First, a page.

Race and class: implications, meanings and their relevance to the clinical setting
Abstract Inequalities persist in almost every arena of British society. It is evident in employment, health provision, education and in the political arena. Both race and class are associated with indignities that are inter-generationally transmitted and framed in terms of status, occupation and income, to values and identity.
This paper analysis's how race and class interact and examines how those inequalities are supported by racist and classist attitudes and behaviours. After the 2016 referendum in Britain on leaving or living within the European Union there has been a revival of the debate on race and class. This debate has focused principally on the white working class and on their cultural or social exclusion. The dialogue around racism has concentrated on blackness and dehumanisation. Currently the differing psychoanalytic theorising on race and class is confusing. This paper aims to contribute towards clarifying a psychoanalytic understanding of those issues from an attachment informed perspective. Charles Brown will make use of clinical material to show how these issues might present themselves in the consulting room and how they may be understood.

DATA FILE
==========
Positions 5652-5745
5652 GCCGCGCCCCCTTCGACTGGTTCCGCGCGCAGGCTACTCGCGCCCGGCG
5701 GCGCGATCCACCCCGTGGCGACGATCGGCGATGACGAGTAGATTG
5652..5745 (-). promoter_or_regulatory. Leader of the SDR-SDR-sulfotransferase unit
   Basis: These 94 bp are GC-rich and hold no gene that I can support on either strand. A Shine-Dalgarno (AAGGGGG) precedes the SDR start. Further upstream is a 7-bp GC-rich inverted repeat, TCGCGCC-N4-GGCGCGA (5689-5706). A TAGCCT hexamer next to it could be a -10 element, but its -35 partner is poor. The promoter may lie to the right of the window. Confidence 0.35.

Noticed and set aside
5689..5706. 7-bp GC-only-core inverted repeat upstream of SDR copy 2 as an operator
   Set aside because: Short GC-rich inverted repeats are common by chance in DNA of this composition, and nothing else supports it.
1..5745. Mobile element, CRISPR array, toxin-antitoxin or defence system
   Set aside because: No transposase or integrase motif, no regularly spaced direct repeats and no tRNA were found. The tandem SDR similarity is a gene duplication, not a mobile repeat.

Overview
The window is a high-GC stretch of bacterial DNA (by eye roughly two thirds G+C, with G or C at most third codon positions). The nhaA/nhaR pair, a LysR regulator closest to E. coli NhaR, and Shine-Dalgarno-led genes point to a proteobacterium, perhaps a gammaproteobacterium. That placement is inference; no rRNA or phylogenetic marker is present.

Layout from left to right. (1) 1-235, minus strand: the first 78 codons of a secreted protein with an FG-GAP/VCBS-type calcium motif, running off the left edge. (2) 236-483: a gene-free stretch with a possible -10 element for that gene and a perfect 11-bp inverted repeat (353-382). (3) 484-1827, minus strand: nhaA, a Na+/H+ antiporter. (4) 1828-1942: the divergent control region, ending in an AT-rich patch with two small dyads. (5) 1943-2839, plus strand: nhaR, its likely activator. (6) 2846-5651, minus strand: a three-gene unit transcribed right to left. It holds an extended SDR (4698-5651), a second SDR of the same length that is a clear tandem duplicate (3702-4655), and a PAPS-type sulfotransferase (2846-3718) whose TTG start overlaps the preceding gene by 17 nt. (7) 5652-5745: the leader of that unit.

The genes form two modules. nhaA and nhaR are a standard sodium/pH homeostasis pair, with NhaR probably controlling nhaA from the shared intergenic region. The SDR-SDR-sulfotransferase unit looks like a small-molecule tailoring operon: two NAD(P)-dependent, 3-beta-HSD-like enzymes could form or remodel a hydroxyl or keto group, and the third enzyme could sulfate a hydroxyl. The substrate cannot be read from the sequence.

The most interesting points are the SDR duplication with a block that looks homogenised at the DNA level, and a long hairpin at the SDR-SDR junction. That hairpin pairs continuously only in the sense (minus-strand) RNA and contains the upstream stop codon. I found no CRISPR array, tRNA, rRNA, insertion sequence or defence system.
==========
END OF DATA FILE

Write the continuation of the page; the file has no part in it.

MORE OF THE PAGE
Charles Brown is a psychoanalytic psychotherapist and clinical supervisor. He trained at The Guild of Psychotherapists, London. He is a specialist addictions therapist and an experienced group facilitator. Charles works across the public and voluntary sector.